Who has WPS responsibilities?

In summary, you have WPS responsibilities if you are:

  • An agricultural employer. Any person who is an owner of an agricultural establishment or is responsible for the management or condition of an agricultural establishment and who employs any worker or handler.

  • A commercial pesticide handler employer. Any person, other than an agricultural employer, who employs any handler to perform handler activities on an agricultural establishment. A labor contractor who does not provide pesticide application services or supervise the performance of handler activities but merely employs laborers who perform handler activities at the direction of an agricultural or handler employer is not a commercial pesticide handler employer.

  • A handler. Any person, including a self-employed person, who is employed by an agricultural employer or commercial pesticide handler employer and performs certain activities including but not limited to mixing, loading, or applying pesticides.

Are you a "worker" employer, a "handler" employer, or both?

The kinds of tasks your employees do determine whether you are a "worker" employer, a "handler" employer, or both.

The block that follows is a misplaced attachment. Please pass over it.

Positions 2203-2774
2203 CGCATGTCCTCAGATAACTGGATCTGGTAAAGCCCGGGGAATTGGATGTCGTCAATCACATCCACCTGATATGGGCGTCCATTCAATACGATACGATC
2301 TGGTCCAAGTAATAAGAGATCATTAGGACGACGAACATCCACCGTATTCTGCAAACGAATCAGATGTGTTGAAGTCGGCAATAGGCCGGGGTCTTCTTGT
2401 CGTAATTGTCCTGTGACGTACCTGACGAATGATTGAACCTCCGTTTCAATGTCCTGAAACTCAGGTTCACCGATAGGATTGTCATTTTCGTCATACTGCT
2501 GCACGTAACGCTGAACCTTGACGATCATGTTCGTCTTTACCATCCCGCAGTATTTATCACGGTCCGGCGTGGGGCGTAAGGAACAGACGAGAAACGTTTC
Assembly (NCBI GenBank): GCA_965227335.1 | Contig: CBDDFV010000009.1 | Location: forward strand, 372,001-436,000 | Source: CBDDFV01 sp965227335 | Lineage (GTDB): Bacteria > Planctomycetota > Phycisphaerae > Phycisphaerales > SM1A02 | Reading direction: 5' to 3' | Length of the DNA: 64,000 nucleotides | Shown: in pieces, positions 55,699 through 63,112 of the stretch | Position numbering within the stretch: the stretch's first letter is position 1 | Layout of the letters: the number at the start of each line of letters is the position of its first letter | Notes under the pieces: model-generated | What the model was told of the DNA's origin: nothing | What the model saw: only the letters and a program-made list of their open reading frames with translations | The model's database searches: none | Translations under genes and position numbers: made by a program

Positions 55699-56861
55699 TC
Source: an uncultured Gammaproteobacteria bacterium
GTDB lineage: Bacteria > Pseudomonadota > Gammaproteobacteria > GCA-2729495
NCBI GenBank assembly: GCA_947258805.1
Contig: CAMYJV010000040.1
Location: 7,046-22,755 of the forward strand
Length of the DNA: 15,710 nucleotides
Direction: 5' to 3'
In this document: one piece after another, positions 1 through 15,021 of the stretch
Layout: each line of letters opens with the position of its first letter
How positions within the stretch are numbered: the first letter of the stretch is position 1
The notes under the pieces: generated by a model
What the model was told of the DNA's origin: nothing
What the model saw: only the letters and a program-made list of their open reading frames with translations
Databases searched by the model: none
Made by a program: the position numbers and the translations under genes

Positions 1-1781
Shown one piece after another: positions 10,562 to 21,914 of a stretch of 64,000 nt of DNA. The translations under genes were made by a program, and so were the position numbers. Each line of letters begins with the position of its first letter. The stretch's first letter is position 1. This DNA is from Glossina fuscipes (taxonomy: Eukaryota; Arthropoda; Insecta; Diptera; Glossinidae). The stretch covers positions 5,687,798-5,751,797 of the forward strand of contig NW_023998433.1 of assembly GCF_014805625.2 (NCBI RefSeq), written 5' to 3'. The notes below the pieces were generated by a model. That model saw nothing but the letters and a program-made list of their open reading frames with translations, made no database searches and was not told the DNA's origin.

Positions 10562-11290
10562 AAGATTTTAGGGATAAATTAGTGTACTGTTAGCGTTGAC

What activities employees perform will determine whether or not you, as their employer, must comply with the WPS and, if so, which requirements apply to your situation. You need to provide all of the protections that apply to the type of employee you have:

  • The same employee may be a worker at times and a handler at other times depending on the type of task being performed.

  • You may be both a worker employer and a handler employer depending on the tasks that you and your employees do.

  • "Early-entry workers" are also "workers" under the WPS.

  • You and your "immediate family" may be exempt from most of the WPS but not all. Make sure you know the WPS requirements you and your family must comply with.

  • Both general-use pesticides and restricted-use pesticides are covered by the WPS.

Which establishments are covered by the WPS?